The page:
Download The Stormy Sixties, 1960—1968

Survey
yes no Was this document useful for you?
   Thank you for your participation!

* Your assessment is very important for improving the work of artificial intelligence, which forms the content of this project

Document related concepts

United States presidential election, 1968 wikipedia, lookup

Pentagon Papers wikipedia, lookup

History of the United States (1945–64) wikipedia, lookup

History of the United States (1964–80) wikipedia, lookup

Transcript
Name
Section
Date
39
The Stormy Sixties,
1960—1968
PART I: Reviewing the Chapter
A.
B.
Checklist of Learning Objectives
After mastering this chapter, you should be able to
1. describe the high expectations Kennedy’s New Frontier aroused and the politic
al obstacles it
encountered.
2. analyze the theory and practice of Kennedy’s doctrine of “flexible response” in Asia
and Latin
America.
3. describe Johnson’s succession to the presidency in 1963, his electoral landsli
de over Goldwater in 1964. and his Great Society successes of 1965.
4. discuss the course of the black movement of the 1960s, from civil rights to Black
Power.
5. indicate how Johnson led the United States deeper into the Vietnam quagmire.
6 explain how the Vietnam war brought turmoil to American society and eventu
ally drove John
son and the divided Democrats from power in 1968.
7. describe the cultural rebellions of the 1 960s, and indicate their short-term and
long-term con
sequences.
Glossary
fo build your social science vocabulary, familiarize yourself with the following
terms.
1. free world The noncommunist democracies of the Western world, as oppose
d to the commu
nist states. “But to the free world the ‘Wall of Shame’ looked like a gigantic
enclosure around
a concentration camp.” (p. 919)
2. nuclear proliferation The spreading of nuclear weapons to nations that
have not previously
had them. “Despite the perils of nuclear proliferation or Soviet domination,
de Gaulle de
manded an independent Europe..
(p. 919)
3. exile A person who has been banished or driven from her or his countr
y by the authorities.
‘He had inherited
a CIA-backed scheme to topple Fidel Castro from power by invading
Cuba with anticommunist exiles.” (p. 921)
1. peaceful coexistence The principle or policy that communists
and noncommunists—
specifically, the United States and the Soviet Union—ought to live togethe
r without trying to
dominate or destroy each other. Kennedy thus tried to lay the foundations for
a realistic policy
of peaceful coexistence with the Soviet Union.” (p. 923)
5. détente In international affairs, a period of relaxed agreement in areas
of mutual interest.
iiere were the modest origins of the policy that later came to be known as
‘détente.” (p. 923)
6. sit-in A demonstration in which people occupy a facility for a sustained
period to achieve po
litical or economic goals. “Following the wave of sit-ins that surged across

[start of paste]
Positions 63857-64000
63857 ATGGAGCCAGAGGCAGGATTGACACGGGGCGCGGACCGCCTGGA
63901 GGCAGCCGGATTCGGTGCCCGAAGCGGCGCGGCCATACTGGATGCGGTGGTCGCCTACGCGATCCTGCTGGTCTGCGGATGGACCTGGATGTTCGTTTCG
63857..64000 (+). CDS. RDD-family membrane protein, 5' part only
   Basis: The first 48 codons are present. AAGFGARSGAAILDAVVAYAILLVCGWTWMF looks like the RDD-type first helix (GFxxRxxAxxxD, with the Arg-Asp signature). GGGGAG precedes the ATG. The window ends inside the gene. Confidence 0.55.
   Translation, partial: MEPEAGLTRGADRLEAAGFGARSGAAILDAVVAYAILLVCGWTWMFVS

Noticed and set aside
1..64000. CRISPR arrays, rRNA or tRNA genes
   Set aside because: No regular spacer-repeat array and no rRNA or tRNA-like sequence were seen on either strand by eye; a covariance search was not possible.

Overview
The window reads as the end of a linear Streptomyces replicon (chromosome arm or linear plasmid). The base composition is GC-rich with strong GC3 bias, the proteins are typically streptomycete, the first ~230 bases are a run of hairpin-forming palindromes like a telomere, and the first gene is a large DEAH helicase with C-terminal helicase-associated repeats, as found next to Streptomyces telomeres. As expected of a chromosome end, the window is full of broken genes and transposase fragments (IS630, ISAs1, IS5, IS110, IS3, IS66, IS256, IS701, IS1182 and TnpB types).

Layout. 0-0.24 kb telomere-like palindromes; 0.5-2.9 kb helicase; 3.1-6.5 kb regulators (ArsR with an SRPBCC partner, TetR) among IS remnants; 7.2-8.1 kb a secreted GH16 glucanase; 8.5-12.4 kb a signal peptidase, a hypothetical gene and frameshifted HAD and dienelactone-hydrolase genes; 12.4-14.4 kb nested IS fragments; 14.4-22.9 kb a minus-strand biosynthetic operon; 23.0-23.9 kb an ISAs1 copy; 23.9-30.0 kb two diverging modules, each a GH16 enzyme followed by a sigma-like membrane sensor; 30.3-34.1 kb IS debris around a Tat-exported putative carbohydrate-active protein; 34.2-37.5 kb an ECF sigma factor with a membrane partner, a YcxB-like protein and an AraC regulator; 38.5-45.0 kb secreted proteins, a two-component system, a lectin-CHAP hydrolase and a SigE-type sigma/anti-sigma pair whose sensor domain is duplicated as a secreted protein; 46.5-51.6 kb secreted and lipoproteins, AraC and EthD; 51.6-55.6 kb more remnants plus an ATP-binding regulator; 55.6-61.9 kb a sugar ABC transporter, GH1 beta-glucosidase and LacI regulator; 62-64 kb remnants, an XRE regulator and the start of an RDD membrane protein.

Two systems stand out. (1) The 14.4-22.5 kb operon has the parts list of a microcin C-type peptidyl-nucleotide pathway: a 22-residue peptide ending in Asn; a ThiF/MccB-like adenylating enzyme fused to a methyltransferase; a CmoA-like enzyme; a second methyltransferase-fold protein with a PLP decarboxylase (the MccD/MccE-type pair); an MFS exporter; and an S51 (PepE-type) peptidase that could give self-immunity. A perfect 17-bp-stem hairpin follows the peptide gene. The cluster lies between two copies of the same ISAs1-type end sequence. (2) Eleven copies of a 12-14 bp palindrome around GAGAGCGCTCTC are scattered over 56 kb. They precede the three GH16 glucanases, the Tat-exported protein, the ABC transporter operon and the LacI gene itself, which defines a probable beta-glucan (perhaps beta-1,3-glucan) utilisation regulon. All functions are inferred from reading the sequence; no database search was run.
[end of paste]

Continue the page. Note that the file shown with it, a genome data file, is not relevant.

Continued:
the South.
(p. 923)
.
.“
.
.
.
Chapter 39
The Stormy Sixties 1960—1968
.
383
7.
establishment The ruling inner circle of a nation and its principal institutions. “Goldwater’s
forces had
rid[denj roughshod over the moderate Republican ‘eastern establishment.”
(p. 929)
literacy test A literacy examination that a person must pass before being allowed to vote.
“Ballot-denying devices like the poll tax, literacy tests, and barefaced discrimination still
barred black people from the political process.” (p. 931)
ghetto The district of a city where members of a religious or racial minority are forced to live,
either by legal restriction or by informal social pressure. (Originally, ghettoes were enclosed Jew
ish districts in Europe.)
a bloody riot exploded in Watts, a black ghetto in Los Angeles.” (p.
932)
black separatism The doctrine that blacks in the United States ought to separate themselves
from whites, either in separate institutions or in a separate political territory.
Malcolm X
trumpeted black separatism..
(p. 932)
hawk During the Vietnam War, someone who favored vigorous prosecution or escalation of
the conflict. “If the United States were to cut and run from Vietnam, claimed prowar ‘hawks,’
other nations would doubt America’s word.
(p. 935)
dove During the Vietnam War, someone who opposed the war and favored de-escalation or
withdrawal by the United States. “New flocks of antiwar ‘doves’ were hatching daily.” (p.
935)
militant In politics, someone who pursues political goals in a belligerent way. often using para
military means. “Other militants. shouted obscenities.
(p. 938)
dissident Someone who dissents, especially from an established or normative institution
or position.
Spiro T. Agnew [was] noted for his tough stands against dissidents and black
militants.” (p. 939)
coattails In politics, the ability of a popular candidate at the top of a ticket to transfer some of
his or her support to lesser candidates on the same ticket. “Nixon was.
the first presidentelect since 1848 not to bring in on his coattails at least one house of Congress
(pp. 939—940)
.
8.
9.
.
.
“.
10.
.
.
“..
.
11.
.
12.
13.
.
14,
“.
15.
.
.
.“
.
.
.“
.
.“
.
.
.